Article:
CN101801307A (en) * 2007-09-13 2010-08-11 爱德芳世株式会社 Dental inlay graft measuring/machining system
JP5233456B2 (en) * 2008-07-14 2013-07-10 和田精密歯研株式会社 Crown design methods and crown manufacturing method

Non-Patent Citations (1)

* Cited by examiner, † Cited by third party
Title
None *

Also Published As

Publication number Publication date
CN102933171A (en) 2013-02-13
US20130066598A1 (en) 2013-03-14
RU2567604C2 (en) 2015-11-10
KR101785586B1 (en) 2017-10-16
CA2790243C (en) 2019-03-26
CN102933171B (en) 2016-01-13
AU2011220162B2 (en) 2016-02-11
MX2012009824A (en) 2013-05-06
AU2011220162A1 (en) 2012-09-13
WO2011103876A1 (en) 2011-09-01
KR20130048202A (en) 2013-05-09
EP2549946A1 (en) 2013-01-30
EP2549946A4 (en) 2013-10-23
CA2790243A1 (en) 2011-09-01
RU2012139477A (en) 2014-03-27
JP2013520251A (en) 2013-06-06
JP5859986B2 (en) 2016-02-16

Similar Documents

Publication Publication Date Title
US6783360B2 (en) Systems and methods for positioning teeth
US6767208B2 (en) System and method for positioning teeth
Uechi et al. A novel method for the 3-dimensional simulation of orthognathic surgery by using a multimodal image-fusion technique
US7837469B2 (en) System for determining final position of teeth
US20110269097A1 (en) Method and system for comprehensive evaluation of orthodontic care using unified workstation
US20060275736A1 (en) Computer aided orthodontic treatment planning
US9939999B2 (en) Treatment of teeth by aligners
RU2384295C2 (en) Method for development of therapeutic program for orthognatic surgery and related devices
US3983628A (en) Dental articulator, new bite registration guide, and diagnostic procedure associated with stereodont orthodontic study model
US5273429A (en) Method and apparatus for modeling a dental prosthesis
US7744369B2 (en) Method and system for enhanced orthodontic treatment planning
US20080261165A1 (en) Systems for haptic design of dental restorations
US7585172B2 (en) Orthodontic treatment planning with user-specified simulation of tooth movement
KR101380771B1 (en) Method and system for dental planning
RU2593741C2 (en) Method and system for two-dimensional image arrangement
CA2755555C (en) System and method for effective planning, visualization, and optimization of dental restorations
US7758345B1 (en) Systems and methods for design and manufacture of a modified bone model including an accurate soft tissue model
US10166088B2 (en) Unified three dimensional virtual craniofacial and dentition model and uses thereof
US8506299B2 (en) Device and method for manufacturing dental prosthesis
US8199988B2 (en) Method and apparatus for combining 3D dental scans with other 3D data sets
EP1510185B1 (en) Methods for use in dental articulation
US8364301B2 (en) Surgical guides and methods for positioning artificial teeth and dental implants
US20120179281A1 (en) Systems for denture preparation
Infante et al. Fabricating complete dentures with CAD/CAM technology
US20150173855A1 (en) Method and system for finding tooth features on a virtual three-dimensional model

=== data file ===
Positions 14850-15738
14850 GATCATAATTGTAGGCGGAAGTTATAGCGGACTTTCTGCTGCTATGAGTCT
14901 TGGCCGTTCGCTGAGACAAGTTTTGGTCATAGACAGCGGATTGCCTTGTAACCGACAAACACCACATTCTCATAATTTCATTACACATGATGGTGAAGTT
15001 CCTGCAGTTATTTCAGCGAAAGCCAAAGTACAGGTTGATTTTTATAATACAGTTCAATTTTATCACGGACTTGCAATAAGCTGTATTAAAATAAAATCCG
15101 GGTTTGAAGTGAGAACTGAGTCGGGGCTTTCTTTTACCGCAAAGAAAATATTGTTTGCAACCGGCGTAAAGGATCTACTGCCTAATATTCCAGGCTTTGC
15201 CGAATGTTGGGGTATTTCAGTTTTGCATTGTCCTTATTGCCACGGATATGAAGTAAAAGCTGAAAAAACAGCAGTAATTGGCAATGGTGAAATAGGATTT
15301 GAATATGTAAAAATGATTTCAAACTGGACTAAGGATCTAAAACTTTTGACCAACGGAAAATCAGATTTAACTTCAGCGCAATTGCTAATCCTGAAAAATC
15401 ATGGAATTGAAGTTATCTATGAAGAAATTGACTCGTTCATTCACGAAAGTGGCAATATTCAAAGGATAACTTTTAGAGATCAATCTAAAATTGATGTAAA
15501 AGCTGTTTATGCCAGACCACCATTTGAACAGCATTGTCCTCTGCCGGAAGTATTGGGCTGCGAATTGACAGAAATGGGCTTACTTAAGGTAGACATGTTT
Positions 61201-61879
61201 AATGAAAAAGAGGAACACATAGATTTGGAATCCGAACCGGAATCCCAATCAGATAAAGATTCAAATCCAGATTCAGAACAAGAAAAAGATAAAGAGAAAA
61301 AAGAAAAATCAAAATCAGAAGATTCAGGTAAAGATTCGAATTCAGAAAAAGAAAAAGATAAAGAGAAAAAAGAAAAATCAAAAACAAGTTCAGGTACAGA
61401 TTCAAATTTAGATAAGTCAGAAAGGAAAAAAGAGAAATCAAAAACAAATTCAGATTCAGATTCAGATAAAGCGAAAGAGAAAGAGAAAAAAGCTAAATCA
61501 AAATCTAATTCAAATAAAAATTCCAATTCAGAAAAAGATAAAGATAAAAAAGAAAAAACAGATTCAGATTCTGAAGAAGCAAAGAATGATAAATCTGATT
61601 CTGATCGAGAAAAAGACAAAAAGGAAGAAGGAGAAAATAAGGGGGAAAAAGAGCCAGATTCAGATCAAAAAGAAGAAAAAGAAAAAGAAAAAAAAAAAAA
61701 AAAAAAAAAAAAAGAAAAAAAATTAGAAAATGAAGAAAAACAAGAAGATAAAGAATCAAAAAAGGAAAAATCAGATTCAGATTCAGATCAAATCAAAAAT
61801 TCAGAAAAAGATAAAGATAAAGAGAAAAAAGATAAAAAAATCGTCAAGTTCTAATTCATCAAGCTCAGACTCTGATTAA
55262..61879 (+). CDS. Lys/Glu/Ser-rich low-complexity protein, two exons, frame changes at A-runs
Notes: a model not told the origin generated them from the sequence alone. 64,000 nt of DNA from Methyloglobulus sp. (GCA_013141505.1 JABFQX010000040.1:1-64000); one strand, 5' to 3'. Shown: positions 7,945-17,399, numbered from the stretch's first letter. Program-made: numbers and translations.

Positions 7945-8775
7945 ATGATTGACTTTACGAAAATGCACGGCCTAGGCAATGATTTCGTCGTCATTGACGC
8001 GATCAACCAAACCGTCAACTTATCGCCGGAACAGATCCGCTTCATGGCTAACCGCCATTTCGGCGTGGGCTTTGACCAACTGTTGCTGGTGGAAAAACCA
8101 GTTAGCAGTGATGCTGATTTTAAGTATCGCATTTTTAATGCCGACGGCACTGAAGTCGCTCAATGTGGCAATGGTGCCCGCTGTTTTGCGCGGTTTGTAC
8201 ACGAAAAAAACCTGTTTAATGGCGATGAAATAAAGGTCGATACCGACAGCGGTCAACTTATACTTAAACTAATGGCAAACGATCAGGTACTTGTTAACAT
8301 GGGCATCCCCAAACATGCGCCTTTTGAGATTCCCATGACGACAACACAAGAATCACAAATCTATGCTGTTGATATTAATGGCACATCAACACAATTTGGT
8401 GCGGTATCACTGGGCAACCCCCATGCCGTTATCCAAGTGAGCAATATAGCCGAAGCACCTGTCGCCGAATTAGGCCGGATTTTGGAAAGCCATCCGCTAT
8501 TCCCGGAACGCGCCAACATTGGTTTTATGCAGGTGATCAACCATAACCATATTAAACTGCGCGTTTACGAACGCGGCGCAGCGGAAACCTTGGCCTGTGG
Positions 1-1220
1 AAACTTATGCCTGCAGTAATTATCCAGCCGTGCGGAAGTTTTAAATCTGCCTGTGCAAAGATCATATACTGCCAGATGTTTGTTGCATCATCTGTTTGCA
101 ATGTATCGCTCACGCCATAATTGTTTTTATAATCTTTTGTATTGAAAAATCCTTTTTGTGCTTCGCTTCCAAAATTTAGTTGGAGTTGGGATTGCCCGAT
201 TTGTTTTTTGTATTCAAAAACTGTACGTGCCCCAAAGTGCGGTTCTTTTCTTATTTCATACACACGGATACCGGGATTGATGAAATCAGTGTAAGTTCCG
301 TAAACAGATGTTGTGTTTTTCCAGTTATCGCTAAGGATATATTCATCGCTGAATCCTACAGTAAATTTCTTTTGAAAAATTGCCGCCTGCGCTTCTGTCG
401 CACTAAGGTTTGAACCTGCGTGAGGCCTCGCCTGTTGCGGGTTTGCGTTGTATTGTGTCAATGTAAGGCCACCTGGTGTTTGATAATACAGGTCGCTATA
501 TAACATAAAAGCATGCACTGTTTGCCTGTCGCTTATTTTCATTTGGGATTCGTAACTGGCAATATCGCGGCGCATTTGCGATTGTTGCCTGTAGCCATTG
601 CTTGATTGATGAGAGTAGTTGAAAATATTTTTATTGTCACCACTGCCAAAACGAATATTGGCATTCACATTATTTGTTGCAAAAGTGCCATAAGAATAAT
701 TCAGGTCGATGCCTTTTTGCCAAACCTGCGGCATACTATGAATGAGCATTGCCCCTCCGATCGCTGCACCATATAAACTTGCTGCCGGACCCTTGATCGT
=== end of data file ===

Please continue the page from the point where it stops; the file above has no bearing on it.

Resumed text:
Legal Events

Date Code Title Description
17P Request for examination filed

Effective date: 20120921

AK Designated contracting states

Kind code of ref document: A1

Designated state(s): AL AT BE BG CH CY CZ DE DK EE ES FI FR GB GR HR HU IE IS IT LI LT LU LV MC MK MT NL NO PL PT RO RS SE SI SK SM TR

RIC1 Information provided on ipc code assigned before grant

Ipc: A61C 19/045 20060101ALN20130917BHEP

Ipc: A61C 13/00 20060101AFI20130917BHEP

Ipc: A61C 11/00 20060101ALI20130917BHEP

Ipc: A61C 19/05 20060101ALI20130917BHEP

A4 Supplementary search report drawn up and despatched

Effective date: 20130923

17Q First examination report despatched

Effective date: 20170829

RIC1 Information provided on ipc code assigned before grant

Ipc: A61C 11/00 20060101ALI20180816BHEP

Ipc: A61C 13/00 20060101AFI20180816BHEP

Ipc: A61C 19/045 20060101ALN20180816BHEP

Ipc: A61C 19/05 20060101ALI20180816BHEP

RIC1 Information provided on ipc code assigned before grant

Ipc: A61C 19/045 20060101ALN20180820BHEP

Ipc: A61C 13/00 20060101AFI20180820BHEP

Ipc: A61C 11/00 20060101ALI20180820BHEP

Ipc: A61C 19/05 20060101ALI20180820BHEP

INTG Intention to grant announced

Effective date: 20180921

AK Designated contracting states

Kind code of ref document: B1

Designated state(s): AL AT BE BG CH CY CZ DE DK EE ES FI FR GB GR HR HU IE IS IT LI LT LU LV MC MK MT NL NO PL PT RO RS SE SI SK SM TR

REG Reference to a national code

Ref country code: GB

Ref legal event code: FG4D

REG Reference to a national code

Ref country code: CH

Ref legal event code: EP

Ref country code: AT

Ref legal event code: REF

Ref document number: 1114801

Country of ref document: AT

Kind code of ref document: T

Effective date: 20190415

REG Reference to a national code

Ref country code: DE

Ref legal event code: R096

Ref document number: 602011057758

Country of ref document: DE

REG Reference to a national code

Ref country code: IE

Ref legal event code: FG4D

REG Reference to a national code

Ref country code: DK

Ref legal event code: T3

Effective date: 20190516

REG Reference to a national code

Ref country code: NL

Ref legal event code: FP

REG Reference to a national code

Ref country code: SE

Ref legal event code: TRGR